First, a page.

In Part One of this hack for Marvel Heroic Roleplaying, we covered replacing Affiliations with Means, adjusting the meaning of die ratings and power sets for allowing you to embrace the Sword & Sorcery genre with Cortex Plus.
Here in Part Two of the series, we continue hacking Marvel Heroic Roleplaying into a Sword & Sorcery game. This time we tackle Specialties (Careers), Milestones, Experience, and tone.
Character Creation (Continued)
Specialties in Marvel Heroic Roleplaying are very broad and very modern in their scope. We will need something both narrower and more in line with the quasi-historical setting of most Sword & Sorcery fiction.
Replace Specialties with Careers
The following list of Careers should cover just about anything that a Sword & Sorcery or Sword & Planet hero might need. (These have been shamelessly adapted from the excellent rpg Barbarians of Lemuria.)
Alchemist – Assassin – Blacksmith – Dancer – Barbarian – Beggar – Farmer – Gladiator – Hunter – Mariner – Merchant – Mercenary – Minstrel – Noble – Physician – Pirate – Priest – Servant – Scholar – Sky Pilot – Slave – Soldier – Sorcerer – Thief – Torturer
In some settings, not all Careers will apply or be available. Sky Pilot is not appropriate for Robert E. Howard’s Hyborean Age, but it’s perfect for Edgar Rice Burrough’s Barsoom – where Mariner, for obvious reasons, would not be available.
Treat Careers as Specialties in all respects (other than when acting beyond the scope of your careers: See below). Just like Specialties in Marvel Heroic Roleplaying, each Career represents expertise and skill as well as access to connections, knowledge, relationships, and objects associated with that career. Resources based on d6 Careers are only d4s – players should draw upon them with caution! In this hack, you can also step up or tear down Resources during play in the same way you can affect Assets or Complications.
Rating your Careers
Finally, you have four steps of dice to spend on Careers. Each new Career begins as a d6, and costs 1 ‘step’. (Thus starting possibilities are d6, d6, d6, d6 // d6, d6, d8 // d8, d8 // d6, d10 // or d12) On your character sheet, you might write “Barbarian d6, Thief d6, Expert Mercenary d8”; or “Priest d6, Master Sorcerer d10.”
List your Hero’s Careers on your character sheet in chronological order as your hero experienced them (reminiscent of Burning Wheel‘s Lifepaths).
Acting Beyond the Scope of your Careers
Players often want to attempt actions suitable for a Career not on their character’s sheet. Being a hero means pushing your limits, after all. When that happens, roll a d4 for the Career. Unlike using a Distinction, this does not earn the player a Plot Point. Any ‘1’s on the roll – especially if rolled on that d4 – should represent the unfortunate side-effects of lacking actual experience in the Career.
Careers for the GM’s Characters
Non-humanoid monsters and other hell-spawned entities don’t have Careers, as such. Instead, give them Roles like Predator, Lurker, Guardian, or Fiend. These can variously stand in for Marvel Heroic Roleplaying’s Combat, Stealth, and Menace Specialties. (Or stick with the originals; either way works just fine.)
Finally, we come to Milestones. Treat these normally, according to the Heroic Roleplaying rules. Milestones are perhaps even more important for shaping a character’s identity in this hack than in the original game, since characters often have fewer and less distinctive Power Set abilities.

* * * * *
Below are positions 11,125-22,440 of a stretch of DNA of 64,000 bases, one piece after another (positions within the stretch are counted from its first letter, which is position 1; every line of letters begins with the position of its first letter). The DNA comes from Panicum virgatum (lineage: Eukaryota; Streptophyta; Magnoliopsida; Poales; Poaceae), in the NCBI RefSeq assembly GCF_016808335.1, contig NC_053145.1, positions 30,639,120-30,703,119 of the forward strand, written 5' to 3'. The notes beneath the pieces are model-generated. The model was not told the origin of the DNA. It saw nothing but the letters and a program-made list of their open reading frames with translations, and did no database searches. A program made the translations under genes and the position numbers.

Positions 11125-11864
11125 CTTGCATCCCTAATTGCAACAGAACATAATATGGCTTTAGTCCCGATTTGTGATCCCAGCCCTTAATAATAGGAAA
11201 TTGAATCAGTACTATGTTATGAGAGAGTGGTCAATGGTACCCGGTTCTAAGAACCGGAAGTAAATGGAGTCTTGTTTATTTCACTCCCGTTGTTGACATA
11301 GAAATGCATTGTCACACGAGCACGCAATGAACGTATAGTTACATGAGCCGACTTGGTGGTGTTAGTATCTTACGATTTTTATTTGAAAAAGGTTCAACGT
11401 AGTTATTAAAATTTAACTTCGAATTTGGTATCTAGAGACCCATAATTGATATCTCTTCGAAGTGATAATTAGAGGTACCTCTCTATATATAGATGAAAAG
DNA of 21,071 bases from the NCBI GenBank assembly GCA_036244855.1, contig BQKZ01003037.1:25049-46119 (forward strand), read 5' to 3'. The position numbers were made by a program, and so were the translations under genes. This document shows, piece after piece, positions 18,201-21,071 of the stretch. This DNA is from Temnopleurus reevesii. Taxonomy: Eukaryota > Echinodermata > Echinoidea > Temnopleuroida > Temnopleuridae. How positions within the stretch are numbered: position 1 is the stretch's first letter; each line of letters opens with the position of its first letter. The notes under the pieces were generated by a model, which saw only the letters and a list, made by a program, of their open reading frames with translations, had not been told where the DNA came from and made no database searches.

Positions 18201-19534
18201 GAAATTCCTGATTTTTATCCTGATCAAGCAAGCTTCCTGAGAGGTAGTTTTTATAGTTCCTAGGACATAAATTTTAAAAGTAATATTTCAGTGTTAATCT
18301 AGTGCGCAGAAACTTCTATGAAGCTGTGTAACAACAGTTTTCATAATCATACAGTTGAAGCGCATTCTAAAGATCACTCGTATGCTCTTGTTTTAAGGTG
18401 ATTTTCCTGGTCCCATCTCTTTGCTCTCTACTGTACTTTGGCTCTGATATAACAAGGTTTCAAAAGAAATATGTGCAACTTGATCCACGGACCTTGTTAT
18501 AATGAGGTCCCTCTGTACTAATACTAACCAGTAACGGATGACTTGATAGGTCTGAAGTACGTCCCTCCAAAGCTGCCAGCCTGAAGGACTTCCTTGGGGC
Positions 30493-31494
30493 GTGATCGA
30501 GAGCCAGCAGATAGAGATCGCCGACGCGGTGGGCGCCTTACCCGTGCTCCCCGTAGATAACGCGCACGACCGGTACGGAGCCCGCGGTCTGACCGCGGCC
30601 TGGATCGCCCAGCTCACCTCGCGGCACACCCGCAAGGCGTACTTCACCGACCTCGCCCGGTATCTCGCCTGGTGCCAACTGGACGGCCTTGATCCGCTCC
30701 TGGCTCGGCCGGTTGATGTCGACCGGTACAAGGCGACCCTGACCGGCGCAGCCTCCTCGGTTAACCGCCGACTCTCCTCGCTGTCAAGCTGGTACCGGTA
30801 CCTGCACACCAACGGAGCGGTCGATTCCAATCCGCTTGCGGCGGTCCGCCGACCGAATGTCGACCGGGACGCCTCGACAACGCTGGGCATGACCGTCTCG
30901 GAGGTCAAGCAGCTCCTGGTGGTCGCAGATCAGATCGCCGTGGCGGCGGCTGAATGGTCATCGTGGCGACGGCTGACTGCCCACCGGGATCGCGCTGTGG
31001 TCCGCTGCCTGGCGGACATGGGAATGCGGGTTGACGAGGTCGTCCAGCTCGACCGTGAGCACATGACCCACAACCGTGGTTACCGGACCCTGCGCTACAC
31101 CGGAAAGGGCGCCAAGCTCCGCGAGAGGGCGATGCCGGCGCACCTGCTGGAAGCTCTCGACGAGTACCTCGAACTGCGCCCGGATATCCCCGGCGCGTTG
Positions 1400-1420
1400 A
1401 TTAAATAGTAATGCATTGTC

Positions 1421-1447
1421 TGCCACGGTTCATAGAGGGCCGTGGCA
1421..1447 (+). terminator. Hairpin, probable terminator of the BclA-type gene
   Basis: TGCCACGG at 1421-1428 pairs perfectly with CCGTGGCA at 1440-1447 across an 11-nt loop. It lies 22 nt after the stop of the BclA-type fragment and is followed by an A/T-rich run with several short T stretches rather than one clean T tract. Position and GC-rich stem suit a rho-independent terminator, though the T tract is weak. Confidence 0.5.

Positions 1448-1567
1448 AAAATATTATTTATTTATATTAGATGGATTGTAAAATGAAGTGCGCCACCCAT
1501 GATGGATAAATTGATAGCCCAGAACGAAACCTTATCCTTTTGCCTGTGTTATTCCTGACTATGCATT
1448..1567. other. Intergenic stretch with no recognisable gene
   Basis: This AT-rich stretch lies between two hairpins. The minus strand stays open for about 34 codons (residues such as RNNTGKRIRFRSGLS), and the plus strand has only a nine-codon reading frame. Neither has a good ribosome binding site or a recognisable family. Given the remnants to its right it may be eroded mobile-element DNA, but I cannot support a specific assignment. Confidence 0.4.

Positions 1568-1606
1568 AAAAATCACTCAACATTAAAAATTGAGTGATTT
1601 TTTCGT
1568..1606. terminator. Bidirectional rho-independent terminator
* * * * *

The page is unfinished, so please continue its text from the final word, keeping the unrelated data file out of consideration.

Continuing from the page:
GMs should create Milestones relating to the plotline of each adventure or adventure hook they create, allowing PCs to entangled themselves within the plots and subplots of the campaign as well as their own personal subplots. If there is a princess that needs rescuing, a Milestone concerning her rescuer’s relationship to her is great option. If the villain of the tale is a corrupter, offering power to those who would take it, build a Milestone around that temptation. If the adventure hook involves a journey to a lost city or abandoned temple, include a Milestone that pays off for exploration – and for triggering hazards!
Milestones generate experience, which means that we need ways to spend that experience.
In addition to all the normal ways of spending Experience listed in the Operations Manual (except those related to Affiliations and Specialties of course), we will need a couple of new uses.
You can spend 10 XP to …
… add a new Career at d6, or step up an existing Career (to a limit of d12).
You can spend 15 XP to …
… step up a Means die (to a limit of d12).
GMs may wish to impose tighter limits or higher costs on stepping up Means to fit certain campaign settings.
That’s all we need to hack character creation for Sword & Sorcery.
Hacking the Tone
Marvel Heroic Roleplaying has a default tone that matches the four-color comics upon which it is based. That’s a good fit for most Sword & Planet stories, but much of Sword & Sorcery fiction veers darker. Some of it, like Fritz Leiber’s Nehwon, is both cynical and satirical. Other tales are sensual and bloody.
Remember that the rules mechanics are to a great extent tone-agnostic: Complications or Assets are mechanically just names for bonus dice; your game’s tone comes through in how you describe those elements.
In this hack, a floor isn’t just ‘slippery’; it’s ‘drenched in clotting gore’ or ‘marble, polished to a mirror gleam’. The beautiful and devious villainess doesn’t just have you ‘entangled’; you are ‘snared with silken cords’ or perhaps ‘enraptured by her mesmeric gaze’. Genre emulation demands the use of purple prose in descriptions!
Part three includes some worked-out examples, using famous characters from Sword & Sorcery literature.
Part four now provides sample threats, villains, monsters, and active adventure locations for your Sword & Sorcery adventures.